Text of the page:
This study describes the field and petrographic relationships of a widespread deposit of Pleistocene travertines in the northern Hula Valley, northern Israel. The travertines interfinger with conglomerate deposits and basaltic lava flows. Field relationships and radiometric dating indicate that the travertines accumulated intermittently over the past million years, and their formation virtually stopped 25 000 years ago.
The travertines are characteristically highly porous. Some of the pores, as well as some spar-filled voids, preserve the shapes of stalks and leaves. The abundance of plant material suggests that photosynthesis, rather than bacterial or abiogenic processes, was the main mechanism which induced carbonate precipitation.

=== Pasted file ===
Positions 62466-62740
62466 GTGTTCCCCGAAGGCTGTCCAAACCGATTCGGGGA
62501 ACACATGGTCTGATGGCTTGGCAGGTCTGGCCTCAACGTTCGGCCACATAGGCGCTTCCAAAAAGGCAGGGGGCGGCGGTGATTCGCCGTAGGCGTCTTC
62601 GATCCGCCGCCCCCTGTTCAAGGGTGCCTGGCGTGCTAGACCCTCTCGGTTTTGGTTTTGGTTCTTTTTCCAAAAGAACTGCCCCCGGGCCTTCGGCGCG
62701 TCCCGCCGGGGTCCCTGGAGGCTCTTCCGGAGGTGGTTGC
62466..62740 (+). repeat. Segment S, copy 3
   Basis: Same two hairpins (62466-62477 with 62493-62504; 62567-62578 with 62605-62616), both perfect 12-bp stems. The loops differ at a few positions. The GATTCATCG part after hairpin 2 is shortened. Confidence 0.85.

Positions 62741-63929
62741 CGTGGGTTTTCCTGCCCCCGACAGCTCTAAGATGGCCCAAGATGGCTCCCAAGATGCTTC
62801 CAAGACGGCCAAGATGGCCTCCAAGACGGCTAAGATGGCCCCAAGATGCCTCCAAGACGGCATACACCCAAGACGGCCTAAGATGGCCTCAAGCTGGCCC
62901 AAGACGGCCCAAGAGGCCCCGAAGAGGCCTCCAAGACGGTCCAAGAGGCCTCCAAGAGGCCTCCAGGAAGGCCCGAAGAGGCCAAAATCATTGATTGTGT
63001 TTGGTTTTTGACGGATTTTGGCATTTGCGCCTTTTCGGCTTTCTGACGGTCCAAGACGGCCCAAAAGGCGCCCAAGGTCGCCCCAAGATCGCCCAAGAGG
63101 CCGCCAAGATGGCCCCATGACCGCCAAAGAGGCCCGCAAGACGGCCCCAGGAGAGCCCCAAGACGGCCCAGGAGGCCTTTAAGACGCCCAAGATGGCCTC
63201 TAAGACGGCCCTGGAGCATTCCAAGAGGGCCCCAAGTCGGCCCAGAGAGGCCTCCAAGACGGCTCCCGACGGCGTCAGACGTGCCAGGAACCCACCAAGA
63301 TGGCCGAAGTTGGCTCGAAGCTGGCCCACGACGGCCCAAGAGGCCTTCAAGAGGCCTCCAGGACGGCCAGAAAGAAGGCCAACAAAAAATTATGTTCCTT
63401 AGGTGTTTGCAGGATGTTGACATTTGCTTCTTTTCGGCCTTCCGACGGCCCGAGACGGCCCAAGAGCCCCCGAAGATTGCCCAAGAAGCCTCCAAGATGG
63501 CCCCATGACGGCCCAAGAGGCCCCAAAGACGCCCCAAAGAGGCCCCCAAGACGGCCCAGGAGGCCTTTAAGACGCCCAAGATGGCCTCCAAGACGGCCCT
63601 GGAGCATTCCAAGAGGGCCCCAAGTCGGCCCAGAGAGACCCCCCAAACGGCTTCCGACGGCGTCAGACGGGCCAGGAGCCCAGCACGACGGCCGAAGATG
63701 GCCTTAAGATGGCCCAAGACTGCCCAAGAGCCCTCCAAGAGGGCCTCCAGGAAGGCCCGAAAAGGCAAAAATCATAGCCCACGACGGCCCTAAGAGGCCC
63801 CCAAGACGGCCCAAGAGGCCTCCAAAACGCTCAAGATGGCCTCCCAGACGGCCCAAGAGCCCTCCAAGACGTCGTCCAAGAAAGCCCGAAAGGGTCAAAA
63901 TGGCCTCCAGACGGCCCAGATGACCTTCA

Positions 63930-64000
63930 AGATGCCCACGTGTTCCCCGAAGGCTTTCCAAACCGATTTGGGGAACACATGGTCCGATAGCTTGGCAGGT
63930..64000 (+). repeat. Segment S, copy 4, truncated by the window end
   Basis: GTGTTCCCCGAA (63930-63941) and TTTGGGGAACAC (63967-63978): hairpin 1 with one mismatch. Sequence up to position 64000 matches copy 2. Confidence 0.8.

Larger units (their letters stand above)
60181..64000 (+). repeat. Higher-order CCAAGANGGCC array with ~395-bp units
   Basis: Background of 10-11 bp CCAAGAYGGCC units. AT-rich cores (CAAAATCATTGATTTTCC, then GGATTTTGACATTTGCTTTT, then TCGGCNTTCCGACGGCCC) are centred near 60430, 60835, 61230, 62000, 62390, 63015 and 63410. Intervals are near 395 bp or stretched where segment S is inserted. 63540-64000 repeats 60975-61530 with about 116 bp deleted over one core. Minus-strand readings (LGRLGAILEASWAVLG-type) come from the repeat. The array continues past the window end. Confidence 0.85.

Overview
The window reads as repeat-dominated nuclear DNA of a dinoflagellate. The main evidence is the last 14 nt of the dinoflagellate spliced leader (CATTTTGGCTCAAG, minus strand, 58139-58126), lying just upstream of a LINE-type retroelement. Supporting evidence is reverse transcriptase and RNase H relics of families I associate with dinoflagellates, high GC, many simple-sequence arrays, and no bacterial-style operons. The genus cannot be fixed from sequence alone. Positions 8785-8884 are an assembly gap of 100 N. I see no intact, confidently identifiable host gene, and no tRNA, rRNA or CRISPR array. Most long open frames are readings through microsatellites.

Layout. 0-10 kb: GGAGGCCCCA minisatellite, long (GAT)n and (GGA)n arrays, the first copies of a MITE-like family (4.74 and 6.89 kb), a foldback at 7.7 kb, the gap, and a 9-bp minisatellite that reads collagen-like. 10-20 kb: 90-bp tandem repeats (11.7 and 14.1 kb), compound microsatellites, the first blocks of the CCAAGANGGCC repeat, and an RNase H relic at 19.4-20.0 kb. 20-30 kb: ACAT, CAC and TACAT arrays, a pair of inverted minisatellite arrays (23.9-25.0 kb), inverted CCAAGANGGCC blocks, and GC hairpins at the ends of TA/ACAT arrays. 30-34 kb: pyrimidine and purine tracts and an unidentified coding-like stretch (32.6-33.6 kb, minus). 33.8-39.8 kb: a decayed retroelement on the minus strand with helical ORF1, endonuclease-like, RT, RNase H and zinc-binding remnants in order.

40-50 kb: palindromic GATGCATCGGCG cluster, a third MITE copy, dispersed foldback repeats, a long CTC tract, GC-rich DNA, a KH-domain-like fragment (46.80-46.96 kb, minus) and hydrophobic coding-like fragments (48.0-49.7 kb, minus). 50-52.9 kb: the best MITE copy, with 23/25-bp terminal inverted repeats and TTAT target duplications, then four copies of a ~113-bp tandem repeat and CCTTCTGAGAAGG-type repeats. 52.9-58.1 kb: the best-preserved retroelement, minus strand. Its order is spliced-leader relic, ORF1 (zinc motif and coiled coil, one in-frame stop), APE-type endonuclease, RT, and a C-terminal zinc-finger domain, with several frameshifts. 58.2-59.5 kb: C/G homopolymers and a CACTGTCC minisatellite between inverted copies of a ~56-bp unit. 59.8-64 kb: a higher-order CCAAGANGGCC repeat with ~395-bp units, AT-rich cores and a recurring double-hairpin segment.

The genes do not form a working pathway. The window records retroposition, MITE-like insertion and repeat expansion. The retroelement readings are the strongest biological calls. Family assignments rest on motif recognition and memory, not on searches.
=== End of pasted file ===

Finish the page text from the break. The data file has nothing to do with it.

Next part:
The reasons for travertine accumulation in the past and for the cessation of its formation today are ascribed to differences in the palaeogeographic setting. In the past, water flow is viewed as having been mostly sluggish, and a widespread and shallow sheet of water was formed. The lush vegetation, combined with the relatively long residence time of the water in the area, led to increased efficiency of the calcium carbonate precipitation. Today, by contrast, water flows rapidly in gorges, precipitating only a small fraction of its load of dissolved calcium carbonate. The conjectured change in hydrological conditions is ascribed to rejuvenation of faulting activity in the Late Quaternary.